Other blenders have a square drive pin, like the right picture from the orange bike.  There are no wedges to show the direction it spins, but when we unscrewed this drive pin from the motor shaft, it came off in the direction of regular threads. In order to keep this screwed on while the blender is spinning, it would have to turn counterclockwise, so this blender needed to be mounted on the left side of the tire. On some blenders, another way to tell the direction is that the leading edges of the blades (inside the hopper) are sharpened.
 
If you are using a factory rack, mount it on the back, (be sure it is a style that has a large gap where the spindle and roller can fit through), and then shim the front end of the rack up or down to make the top level.
 
You then need to temporarily mount a piece of plywood on the rack's top with small clips used for plumbing or wiring, and screws. You can use wood screws that are short and don't go all the way through the plywood, or metal screws that go all the way through and have a nut on the other side.  The wood screws are a little better for cleaning and wiping down the rack. Make the plywood as long as the rack top, and an inch wider than the rack on the side away from the blender, and then on the side with the blender add extra width by starting at the side of the tire that the roller touches (make sure there is air in the tire), mark the location of the side of the tire on the bottom of the plywood using a square or string with a small weight on the bottom.  Then add on outwards from that mark, the radius of the roller plus half the width of the blender plus 3/4 inch for a small edge sticking out.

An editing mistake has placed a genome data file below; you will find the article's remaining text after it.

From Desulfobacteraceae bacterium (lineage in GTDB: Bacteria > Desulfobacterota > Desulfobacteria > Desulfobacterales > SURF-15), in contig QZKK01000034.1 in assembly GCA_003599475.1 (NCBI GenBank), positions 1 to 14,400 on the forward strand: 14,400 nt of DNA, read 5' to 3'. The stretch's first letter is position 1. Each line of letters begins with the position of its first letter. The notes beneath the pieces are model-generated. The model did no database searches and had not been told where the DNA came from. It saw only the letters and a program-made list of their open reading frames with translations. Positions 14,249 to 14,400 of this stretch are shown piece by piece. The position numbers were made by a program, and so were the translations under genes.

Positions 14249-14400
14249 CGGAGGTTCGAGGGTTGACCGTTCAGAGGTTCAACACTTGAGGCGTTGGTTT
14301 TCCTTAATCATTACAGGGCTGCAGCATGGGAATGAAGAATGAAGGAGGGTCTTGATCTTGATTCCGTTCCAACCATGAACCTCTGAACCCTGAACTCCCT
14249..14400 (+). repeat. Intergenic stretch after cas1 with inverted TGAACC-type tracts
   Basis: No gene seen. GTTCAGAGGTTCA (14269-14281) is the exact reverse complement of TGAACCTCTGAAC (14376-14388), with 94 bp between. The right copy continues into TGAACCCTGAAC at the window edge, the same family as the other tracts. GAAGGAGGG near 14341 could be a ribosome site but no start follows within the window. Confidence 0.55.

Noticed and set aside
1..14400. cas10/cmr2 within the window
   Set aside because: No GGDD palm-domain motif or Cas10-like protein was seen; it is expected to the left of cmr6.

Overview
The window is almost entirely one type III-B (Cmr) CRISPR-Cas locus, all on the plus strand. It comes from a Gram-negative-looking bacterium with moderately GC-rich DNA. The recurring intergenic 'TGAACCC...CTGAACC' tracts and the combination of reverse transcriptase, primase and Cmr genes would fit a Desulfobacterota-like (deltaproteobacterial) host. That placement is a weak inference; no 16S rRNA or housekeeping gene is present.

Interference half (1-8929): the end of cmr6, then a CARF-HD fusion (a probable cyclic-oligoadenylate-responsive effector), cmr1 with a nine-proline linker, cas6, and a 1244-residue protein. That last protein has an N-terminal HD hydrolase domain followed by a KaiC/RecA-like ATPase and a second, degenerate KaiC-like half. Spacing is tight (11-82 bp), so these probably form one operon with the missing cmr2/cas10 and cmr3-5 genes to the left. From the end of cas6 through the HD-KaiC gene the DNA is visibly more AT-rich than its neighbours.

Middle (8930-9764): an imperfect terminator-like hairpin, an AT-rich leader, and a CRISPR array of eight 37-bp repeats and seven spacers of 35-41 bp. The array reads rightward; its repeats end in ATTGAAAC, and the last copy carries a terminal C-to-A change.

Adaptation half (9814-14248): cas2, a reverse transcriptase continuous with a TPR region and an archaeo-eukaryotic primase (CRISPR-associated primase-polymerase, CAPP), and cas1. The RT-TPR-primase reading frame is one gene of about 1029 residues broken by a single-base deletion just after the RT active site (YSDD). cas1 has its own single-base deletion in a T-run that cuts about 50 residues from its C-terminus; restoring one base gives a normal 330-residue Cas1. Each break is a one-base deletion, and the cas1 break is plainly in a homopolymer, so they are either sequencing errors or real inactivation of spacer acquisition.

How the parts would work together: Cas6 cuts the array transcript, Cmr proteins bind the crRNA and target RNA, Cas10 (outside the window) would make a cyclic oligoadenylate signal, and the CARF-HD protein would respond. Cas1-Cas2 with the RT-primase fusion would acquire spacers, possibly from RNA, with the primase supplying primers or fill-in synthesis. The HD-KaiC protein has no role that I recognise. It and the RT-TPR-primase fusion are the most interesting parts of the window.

Then, while you have the plywood still attached to the rack, take the square or plumb bob, and mark the location of the rear wheel axle center on each side.
When you draw a line across the bottom of the plywood from your axle marks on each side, it will give you the front to back location of the blender spindle.  You can then figure out a mark for the side to side location based on the mark for the tire side.  Measure out from that mark the radius of the roller wheel minus 1/32", so that the roller will be lightly pressed into the tire, and mark it on the axle line.  The resulting crossmark is where the centerline of the blender spindle needs to go.
 
If you are making your own rack, start by measuring the outside width of the rear tangs (5 1/4" in this picture).
This is the width for the top of the new legs.  Then use 1/2 of this measurement plus an inch (for a lip) for the width of the plywood on the side away from the blender, and then add to that on the other side half the width of the tire, plus the radius of the roller, plus half the width of the blender, plus 3/4" for a small lip, to get the overall plywood top width.  To find the length, measure from the seat tube back to almost the back edge of the tire.  This will be a few inches too long, which can be trimmed off after the rest of the pieces have been fitted.